Additionally, since doing a member survey to determine the most popular composers, the Festival has limited itself to music by those composers. SOON believes that, by broadening the range of music, it would reinvigorate the concerts.

The organization does not object to experiments with the “collaborative model” that Festival management is proposing, but it objects to an abrupt switch that abandons the traditional approach entirely, fearing it will alienate those who currently support the orchestra.

“Introduce collaborative music gradually, and let the audience decide,” said Bishop. “Don’t destroy the Festival on the way to fixing it.”

“The collaborative model doesn’t correct the problem it purports to correct,” said Tessler. “It will not spark the interest of young concertgoers.”

The collaborative model the Festival is adopting has been very successful with smaller orchestras and chamber groups, said Bishop, who researched its use around the country. It has never succeeded in a large orchestra, however.

The method has musicians coming together and developing their program collaboratively without a conductor directing the music. It is a method in practice over the past 15 years and is based on the TQM method that came out of Japan and is used by several large corporations.

“They’re placing the whole ballgame on the collaborative method and hoping it will bring in young, enthusiastic audiences,” said Albert.

Part of SOON’s concern is related to the proposed new music hall at the former Red Hill Inn in Center Harbor. While SOON has taken no formal position on the proposal which has many people excited about the possibility of having their own venue, the organization does have concerns about the impact on the orchestra. Originally envisioned as a $16 million project, it was scaled back to $10 million and, according to the latest financial information Albert obtained, there is not enough money to complete even that.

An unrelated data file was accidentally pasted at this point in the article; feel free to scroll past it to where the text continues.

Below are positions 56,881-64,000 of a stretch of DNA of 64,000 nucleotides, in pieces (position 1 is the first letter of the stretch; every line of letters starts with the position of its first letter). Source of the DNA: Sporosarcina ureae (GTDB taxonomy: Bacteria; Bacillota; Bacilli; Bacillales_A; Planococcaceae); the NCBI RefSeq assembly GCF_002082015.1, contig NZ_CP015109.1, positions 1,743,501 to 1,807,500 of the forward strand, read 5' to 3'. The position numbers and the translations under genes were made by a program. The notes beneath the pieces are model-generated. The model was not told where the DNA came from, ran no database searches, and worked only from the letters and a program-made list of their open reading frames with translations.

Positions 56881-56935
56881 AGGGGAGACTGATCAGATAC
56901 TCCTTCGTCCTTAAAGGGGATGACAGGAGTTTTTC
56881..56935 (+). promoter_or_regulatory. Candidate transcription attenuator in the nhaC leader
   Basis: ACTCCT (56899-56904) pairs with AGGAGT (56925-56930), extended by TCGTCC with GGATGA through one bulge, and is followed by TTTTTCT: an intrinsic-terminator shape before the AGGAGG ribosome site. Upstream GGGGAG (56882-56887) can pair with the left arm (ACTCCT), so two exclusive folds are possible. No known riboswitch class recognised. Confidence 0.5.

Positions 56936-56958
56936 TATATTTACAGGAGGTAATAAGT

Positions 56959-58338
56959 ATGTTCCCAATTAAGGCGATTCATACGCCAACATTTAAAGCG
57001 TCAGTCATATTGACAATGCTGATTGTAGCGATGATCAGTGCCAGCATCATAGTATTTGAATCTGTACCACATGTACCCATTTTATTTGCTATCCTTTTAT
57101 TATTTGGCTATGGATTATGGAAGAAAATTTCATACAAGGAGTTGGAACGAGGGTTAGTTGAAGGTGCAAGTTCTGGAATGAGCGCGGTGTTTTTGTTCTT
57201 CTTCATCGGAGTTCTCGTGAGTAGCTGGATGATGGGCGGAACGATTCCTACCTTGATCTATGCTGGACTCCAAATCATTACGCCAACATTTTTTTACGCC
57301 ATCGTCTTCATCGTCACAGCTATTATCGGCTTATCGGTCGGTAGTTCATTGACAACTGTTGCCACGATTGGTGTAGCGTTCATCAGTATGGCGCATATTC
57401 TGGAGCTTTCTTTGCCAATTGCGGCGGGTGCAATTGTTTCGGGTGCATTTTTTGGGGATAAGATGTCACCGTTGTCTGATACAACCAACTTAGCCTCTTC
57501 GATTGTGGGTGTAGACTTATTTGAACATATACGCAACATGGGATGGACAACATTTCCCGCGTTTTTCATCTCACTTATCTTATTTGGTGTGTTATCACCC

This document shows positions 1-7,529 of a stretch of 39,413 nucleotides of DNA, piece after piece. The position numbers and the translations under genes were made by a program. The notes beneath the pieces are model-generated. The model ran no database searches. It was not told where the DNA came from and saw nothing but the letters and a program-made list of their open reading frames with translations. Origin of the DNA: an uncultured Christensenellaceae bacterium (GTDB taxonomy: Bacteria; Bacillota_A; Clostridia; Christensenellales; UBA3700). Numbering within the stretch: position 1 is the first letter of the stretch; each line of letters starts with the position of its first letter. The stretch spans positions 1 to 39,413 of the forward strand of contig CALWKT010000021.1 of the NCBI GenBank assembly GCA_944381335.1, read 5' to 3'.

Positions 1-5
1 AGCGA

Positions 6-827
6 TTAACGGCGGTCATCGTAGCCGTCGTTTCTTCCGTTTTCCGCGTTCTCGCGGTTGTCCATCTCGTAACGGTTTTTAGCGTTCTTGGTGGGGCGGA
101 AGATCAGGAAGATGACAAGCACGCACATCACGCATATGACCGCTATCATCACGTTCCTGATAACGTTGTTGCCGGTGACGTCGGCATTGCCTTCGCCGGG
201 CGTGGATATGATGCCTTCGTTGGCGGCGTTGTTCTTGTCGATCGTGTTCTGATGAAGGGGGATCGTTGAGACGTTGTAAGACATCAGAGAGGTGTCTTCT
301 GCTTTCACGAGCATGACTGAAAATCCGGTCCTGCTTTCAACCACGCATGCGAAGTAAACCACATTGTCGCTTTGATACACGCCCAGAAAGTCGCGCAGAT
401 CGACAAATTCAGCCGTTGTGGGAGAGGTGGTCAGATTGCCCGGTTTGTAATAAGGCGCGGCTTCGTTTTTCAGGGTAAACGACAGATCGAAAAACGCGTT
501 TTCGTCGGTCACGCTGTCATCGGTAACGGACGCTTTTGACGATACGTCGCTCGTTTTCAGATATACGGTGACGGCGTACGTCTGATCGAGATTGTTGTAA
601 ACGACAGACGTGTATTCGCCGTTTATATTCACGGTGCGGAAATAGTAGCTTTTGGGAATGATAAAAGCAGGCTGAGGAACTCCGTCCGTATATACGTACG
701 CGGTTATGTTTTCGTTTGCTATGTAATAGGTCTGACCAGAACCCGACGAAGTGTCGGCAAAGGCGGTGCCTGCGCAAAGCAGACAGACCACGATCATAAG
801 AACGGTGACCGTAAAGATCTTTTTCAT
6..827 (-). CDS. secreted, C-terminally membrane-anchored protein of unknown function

Beyond the cost of renovating the condemned property, the Festival also would need an endowment to maintain the property and there are concerns about its viability.

“Ticket sales provide at most 50 percent of the cost of producing concerts, with the rest coming from gifts and outside support. To institute a capital campaign, you need some deep pockets who contribute large sums, in the millions,” said Albert.

“We don’t believe they should go forward until the finances are in place to both build the music hall and to maintain it afterward, but they’re planning to break ground without the money to complete the project,” said Albert. “That’s a long-term financial risk for the Festival that could impact their ability to hire the musicians.”

SOON believes the Festival management is ignoring its concerns and the proposal to “stop listening to constituents” will further undermine the Festival’s support.

The amendments to the Articles of Agreement will be up for a vote at the annual meeting of the Board of Incorporators on Wednesday, Nov. 18, at 4 p.m. at Gilford High School. SOON predicts it will be a contentious meeting.


DARYL CARLSON/CITIZEN PHOTO GENE BISHOP a member of SOON (Save Our Orchestra Now) explains his opposition to the direction the New Hampshire Music Festival is headed during an editorial board meeting at The Citizen.

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DARYL CARLSON/CITIZEN PHOTO SOON members (Save Our Orchestra Now) Albert ?????, left, and Stephen Tessler discuss their opposition to the direction the New Hampshire Music Festival is headed during an editorial board meeting at The Citizen.